Others who were caught out were Josh Hill (Fortec Motorsport), who ended up parked against the barriers, Sven Müller (ma-con) who was stranded in the middle of the track, Michael Lewis (kfzteile24 Mücke Motorsport) who joined Cheever on the sidelines, Richard “Spike” Goddard (ThreeBond with T-Sport) and Mitchell Gilbert (kfzteile24 Mücke Motorsport). Oh, and is that wasn’t enough, van Amersfoort Racing’s Dennis van de Laar also came a cropper, though he at least managed to limp back to the pits – there was quite enough wreckage out there as it was.

With so many cars stopped around the track a Safety Car was inevitable, and it quickly took control of the field while snatch vehicles and marshals were mobilized to clean up the mess. Even with the field now trundling slowly round, there had been some progress with William Buller (ThreeBond with T-Sport) trailing Marciello and looking ready to launch an attack, while Tom Blomqvist (Eurointernational) was up 14 places in 14th having started dead last.

However, any further improvements would have to wait until the track was clear again. They settled in, with Rosenqvist leading Lynn, Marciello, Buller, Wolf, Lucas Auer (Prema Powerteam), Jordan King (Carlin), Jann Mardenborough (Carlin), Felix Serralles (Fortec Motorsport), Nicholas Latifi (Carlin) and Harry Tincknell (Carlin). 11th at this point was Sandro Zeller (Jo Zeller Racing), though he was about to pit, from Antonio Giovinazzi (Double R Racing), Pipo Derani (Fortec Motorsport), Blomqvist, Sean Gelael (Double R Racing), Roy Nissany (Mücke Motorsport), Andre Rudersdorf (ma-con), Gary Thompson (Romeo Ferraris), Mans Grenhagen (Van Amersfoort Racing), Tatiana Calderon (Double R Racing), and van de Laar, who was another about to pull into the pits.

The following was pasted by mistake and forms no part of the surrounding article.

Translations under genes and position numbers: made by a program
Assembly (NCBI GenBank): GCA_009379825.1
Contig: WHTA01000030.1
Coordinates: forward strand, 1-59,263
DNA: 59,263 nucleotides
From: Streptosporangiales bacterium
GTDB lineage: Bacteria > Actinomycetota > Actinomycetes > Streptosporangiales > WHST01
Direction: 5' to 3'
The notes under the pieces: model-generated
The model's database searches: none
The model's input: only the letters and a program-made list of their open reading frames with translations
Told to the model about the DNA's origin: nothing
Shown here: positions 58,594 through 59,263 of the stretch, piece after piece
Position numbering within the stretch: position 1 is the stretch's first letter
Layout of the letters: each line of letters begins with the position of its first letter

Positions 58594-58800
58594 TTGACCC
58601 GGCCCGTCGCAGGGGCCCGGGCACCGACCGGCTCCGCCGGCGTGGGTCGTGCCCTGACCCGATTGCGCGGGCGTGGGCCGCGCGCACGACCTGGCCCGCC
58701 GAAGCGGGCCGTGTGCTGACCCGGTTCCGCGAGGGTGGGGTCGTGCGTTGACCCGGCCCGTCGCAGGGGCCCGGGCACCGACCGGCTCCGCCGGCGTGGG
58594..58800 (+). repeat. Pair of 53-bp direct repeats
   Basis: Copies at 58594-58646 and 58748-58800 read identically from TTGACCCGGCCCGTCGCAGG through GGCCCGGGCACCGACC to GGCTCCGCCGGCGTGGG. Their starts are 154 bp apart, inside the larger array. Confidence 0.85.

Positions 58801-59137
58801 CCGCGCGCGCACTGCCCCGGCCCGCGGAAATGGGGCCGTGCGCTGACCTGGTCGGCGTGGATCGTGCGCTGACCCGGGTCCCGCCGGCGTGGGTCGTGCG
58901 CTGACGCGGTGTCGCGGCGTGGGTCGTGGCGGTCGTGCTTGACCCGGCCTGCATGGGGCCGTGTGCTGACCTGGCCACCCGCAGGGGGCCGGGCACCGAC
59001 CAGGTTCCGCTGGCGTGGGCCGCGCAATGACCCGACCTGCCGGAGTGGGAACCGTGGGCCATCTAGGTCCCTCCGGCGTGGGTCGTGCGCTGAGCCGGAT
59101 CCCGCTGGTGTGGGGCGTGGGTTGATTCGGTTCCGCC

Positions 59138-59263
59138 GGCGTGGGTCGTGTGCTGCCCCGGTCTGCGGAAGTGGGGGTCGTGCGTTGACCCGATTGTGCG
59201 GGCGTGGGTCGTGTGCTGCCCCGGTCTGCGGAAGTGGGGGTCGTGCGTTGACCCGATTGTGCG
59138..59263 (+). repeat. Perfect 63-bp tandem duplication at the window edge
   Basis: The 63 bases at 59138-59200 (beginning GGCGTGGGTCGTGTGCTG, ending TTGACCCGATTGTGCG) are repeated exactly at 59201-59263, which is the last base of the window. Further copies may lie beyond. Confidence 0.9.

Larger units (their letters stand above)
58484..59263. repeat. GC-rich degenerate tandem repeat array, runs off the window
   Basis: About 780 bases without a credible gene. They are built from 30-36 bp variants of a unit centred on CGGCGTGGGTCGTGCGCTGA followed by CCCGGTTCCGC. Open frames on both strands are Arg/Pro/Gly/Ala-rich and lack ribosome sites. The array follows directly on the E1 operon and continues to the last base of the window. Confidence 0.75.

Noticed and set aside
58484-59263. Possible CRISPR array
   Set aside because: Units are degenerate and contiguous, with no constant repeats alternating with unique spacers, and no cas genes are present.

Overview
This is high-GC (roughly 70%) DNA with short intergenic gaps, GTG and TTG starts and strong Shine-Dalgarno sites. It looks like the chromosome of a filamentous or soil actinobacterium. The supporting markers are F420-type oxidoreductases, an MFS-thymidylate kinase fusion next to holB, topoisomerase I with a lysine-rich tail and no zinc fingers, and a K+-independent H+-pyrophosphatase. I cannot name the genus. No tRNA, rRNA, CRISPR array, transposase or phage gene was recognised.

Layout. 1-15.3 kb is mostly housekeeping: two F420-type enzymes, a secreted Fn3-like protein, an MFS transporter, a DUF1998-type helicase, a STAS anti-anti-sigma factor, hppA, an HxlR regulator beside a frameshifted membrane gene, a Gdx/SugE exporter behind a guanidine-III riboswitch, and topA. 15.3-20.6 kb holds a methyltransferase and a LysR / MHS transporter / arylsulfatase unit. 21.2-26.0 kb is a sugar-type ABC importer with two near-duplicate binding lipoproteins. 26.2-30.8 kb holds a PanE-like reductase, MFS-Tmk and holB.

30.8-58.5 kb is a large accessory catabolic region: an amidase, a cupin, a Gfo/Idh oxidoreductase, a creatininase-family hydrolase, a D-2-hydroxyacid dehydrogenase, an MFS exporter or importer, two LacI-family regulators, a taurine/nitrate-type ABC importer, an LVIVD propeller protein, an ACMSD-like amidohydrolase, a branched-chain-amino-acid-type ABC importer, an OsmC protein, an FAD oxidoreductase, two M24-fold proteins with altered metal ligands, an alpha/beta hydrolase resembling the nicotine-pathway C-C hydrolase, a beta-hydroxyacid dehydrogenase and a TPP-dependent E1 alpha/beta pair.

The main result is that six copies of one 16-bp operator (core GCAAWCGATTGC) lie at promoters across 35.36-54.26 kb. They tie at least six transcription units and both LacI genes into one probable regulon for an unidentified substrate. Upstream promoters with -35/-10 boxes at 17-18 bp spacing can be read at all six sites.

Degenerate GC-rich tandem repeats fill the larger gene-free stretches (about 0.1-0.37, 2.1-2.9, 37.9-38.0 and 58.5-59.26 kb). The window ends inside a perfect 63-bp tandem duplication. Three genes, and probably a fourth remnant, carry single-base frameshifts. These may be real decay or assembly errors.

Close observation a lap later suggested there was some confusion in the pack and they sorted themselves out into the correct order before the race restarted, the proper order being Rosenqvist, from Marciello, Lynn, Buller, Wolf, King, Auer, Mardenborough, Serralles and Latifi. In 11th it was actually Tincknell, ahead of Giovinazzi, Derani, Blomqvist, Gelael, Rudersdorf, Thompson, Calderon, Grenhagen and Zeller, who had rejoined in 20th. Van der Laar remained in the pits, and was joined there by Nissany, the last of the raft of early stage retirements.